Deacon Fred Weisel carves life-sized crucifix



As practicing Catholics, we observe examples of God’s miraculous works, including His help, love and inspiration, in our daily lives.

God also helps skilled artisans with creative works of art.

Retired Deacon Fred Weisel has produced a beautiful example of God’s love in action by helping him transform solid wood into a life-size crucifix.

The crucifix was hand-carved — or more accurately, fabricated and carved by hand.

Deacon Weisel explained that he “... had been thinking about doing the project for some time.”

He says he was inspired by the Lord to start the project.

“Finally I began in September of 2012 and completed it in August of 2013,” he said.

The total time spent on this project was 11 months of carving and about 900 total hours.

He worked two to three hours per day.

Deacon Weisel is a master woodcarver. His home is filled with renderings of a variety of wildlife — raccoons, owls and other creatures.

Of course, there are other smaller crucifixes and a beautiful head sculpture of Jesus and one of Mary as well.

Strength in weakness

Ordained a permanent deacon of the Jefferson City diocese in 1987, Deacon Weisel assisted the pastor of Cathedral of St. Joseph parish for 10 years before retiring from active ministry.

He then served in various roles at St. Thomas More Newman Center parish in Columbia through 2009.

Deacon Weisel has arthritis and now uses a cane or walker to get around.

The arthritis’s effect on his hands makes woodcarving very challenging, which makes the life-size crucifix all the more amazing.

The crucifix is not carved from a single solid piece of wood, but rather is a combination of assembled wood — mostly hollow boxes, which were then carved to make the arms, legs torso and pelvic area.

Deacon Weisel had an idea about what lumber he wanted to use but only a vague idea about how to assemble it.

The head was the essential starting point because, as he said, “If the face didn’t look presentable, the rest would be in vain.”

The head and crown of thorns were carved separately from the same log and later joined together.

It came from a pine tree in the Weisels’ yard that died and had to be cut down. He dried it for a while before using part of the trunk.

Expert guidance

Then he went to the torso, building it hollow and to the appropriate size to match the head.

His “secret” was to use his own dimensions as a model for the torso.

He formed the middle section from 2-by-6 lumber, using glue and dowel rods to connect the pieces.

Then the muscles and ribs were shaped using a Dremel tool. The head was attached to the torso, with the face looking down.

Forming the pelvis required some assistance.

“I couldn’t figure it out in my mind, so I prayed about it and went to bed,” said Deacon Weisel. “The next morning, I had the answer, which was proof that God is good, as He worked with me throughout the whole project.”

The hollow torso and pelvis came together, again connected with glue and dowel rods.

There were five wood screws used in the entire crucifix: two to attach the feet to the cross, one to attach the head, and two to attach the pelvis to the legs.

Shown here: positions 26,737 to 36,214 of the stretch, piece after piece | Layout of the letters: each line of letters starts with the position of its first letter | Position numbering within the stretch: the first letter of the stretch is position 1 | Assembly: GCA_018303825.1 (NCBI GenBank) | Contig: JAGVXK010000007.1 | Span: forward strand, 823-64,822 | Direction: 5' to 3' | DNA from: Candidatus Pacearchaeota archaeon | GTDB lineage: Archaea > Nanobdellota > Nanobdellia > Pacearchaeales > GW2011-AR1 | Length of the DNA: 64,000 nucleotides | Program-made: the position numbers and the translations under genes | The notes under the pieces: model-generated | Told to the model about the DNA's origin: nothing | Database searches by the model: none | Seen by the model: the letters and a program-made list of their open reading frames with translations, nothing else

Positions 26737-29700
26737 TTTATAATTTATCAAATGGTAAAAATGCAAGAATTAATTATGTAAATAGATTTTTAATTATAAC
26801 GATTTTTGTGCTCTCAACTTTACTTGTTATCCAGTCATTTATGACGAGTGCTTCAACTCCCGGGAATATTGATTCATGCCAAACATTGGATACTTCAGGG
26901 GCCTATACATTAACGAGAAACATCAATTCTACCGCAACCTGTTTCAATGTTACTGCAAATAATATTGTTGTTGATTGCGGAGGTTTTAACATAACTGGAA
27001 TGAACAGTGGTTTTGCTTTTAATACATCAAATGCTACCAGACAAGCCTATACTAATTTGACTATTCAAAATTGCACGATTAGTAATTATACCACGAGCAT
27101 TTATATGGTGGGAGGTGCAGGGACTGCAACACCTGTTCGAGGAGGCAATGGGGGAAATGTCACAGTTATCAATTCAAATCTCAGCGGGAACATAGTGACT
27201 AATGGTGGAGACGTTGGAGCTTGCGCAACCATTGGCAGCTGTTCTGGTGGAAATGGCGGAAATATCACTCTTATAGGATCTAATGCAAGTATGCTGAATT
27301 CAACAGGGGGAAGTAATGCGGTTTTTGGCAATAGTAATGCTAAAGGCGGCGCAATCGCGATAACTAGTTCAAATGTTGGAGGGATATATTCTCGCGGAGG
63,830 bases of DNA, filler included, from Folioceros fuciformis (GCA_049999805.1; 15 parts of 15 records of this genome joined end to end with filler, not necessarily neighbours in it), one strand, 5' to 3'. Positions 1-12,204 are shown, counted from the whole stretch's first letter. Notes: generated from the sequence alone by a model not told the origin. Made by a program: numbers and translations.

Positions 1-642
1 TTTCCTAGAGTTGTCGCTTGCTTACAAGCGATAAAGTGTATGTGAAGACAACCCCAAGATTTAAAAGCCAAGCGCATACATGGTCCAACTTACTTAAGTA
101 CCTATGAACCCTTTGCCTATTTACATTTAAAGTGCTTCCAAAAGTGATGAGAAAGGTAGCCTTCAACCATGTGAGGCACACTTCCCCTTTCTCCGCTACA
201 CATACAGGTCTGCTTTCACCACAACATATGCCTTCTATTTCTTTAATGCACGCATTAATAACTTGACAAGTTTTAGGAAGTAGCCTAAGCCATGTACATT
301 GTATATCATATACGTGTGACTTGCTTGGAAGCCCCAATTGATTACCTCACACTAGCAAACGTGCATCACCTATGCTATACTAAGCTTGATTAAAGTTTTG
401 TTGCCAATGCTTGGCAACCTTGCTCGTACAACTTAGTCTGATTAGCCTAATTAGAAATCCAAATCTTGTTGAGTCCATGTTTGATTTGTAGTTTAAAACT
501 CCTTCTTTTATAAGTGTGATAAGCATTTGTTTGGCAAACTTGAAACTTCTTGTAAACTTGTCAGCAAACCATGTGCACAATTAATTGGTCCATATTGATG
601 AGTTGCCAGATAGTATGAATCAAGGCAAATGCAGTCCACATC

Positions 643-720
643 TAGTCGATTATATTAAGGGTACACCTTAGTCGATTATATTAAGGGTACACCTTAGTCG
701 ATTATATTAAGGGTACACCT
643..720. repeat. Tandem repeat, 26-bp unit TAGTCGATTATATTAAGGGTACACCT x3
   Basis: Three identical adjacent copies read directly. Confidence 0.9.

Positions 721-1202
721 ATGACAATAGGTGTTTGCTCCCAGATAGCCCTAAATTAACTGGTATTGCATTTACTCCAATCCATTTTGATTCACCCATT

Many parts

Deacon Weisel said working on the crucifix was like being on a retreat. 

“He gave me the answers on ‘how to’s,’” he said. “As I worked, the shape bloomed out of the wood. I felt like God must have felt during creation.”

The arms were made from white pine 2-by-6s and again glued together using dowel rods.

After the arms and hands were shaped using the Dremel tool, he found that the legs and feet were going to be “a little tricky.”

He realized that getting the correct angles in the ankles, knees and thighs that would be found during crucification was not going to be easy.

But it all started to come together as the upper legs were attached to the hollow pelvis.

After he finished fashioning white pine into legs and feet, it was time to assemble all the pieces.

“The end was near but I found the hardest part was to come,” he recalled. “Putting the nail in His hands and feet, it was devastating. But the finished product was worth it.”

Under the weight

Consistent with the “hollow” concept of the rest of the project, Deacon Weisel built the cross in the shape of a hollow box, using 1-by-6 and 1-by-8 lumber to save on weight.

A solid cross, of course, would have been much heavier.

The entire crucifix weighs 135 pounds.

Deacon Weisel knows that because he weighed each piece before it was assembled and carved.

Also, he saved the sawdust and mixed it with wood glue to fill any cracks in the wood.

He used no stain or wood sealer on the crucifix. Instead, he painted both the corpus and the cross with ordinary latex paint, tan in color, which was mixed at a local hardware store.

The cross measures 8 feet tall and 6 feet wide. The corpus is approximately 6 feet tall.

It is truly a life-sized crucifix and is truly a beautiful work of art.

It is also an inspiration to students, staff and worshipers at the Newman Center, where it adorns the second-floor landing near the student entrance.

Those who walk past it are reminded of the tremendous price Christ paid for our salvation.

As the deacon observed, “God IS good!”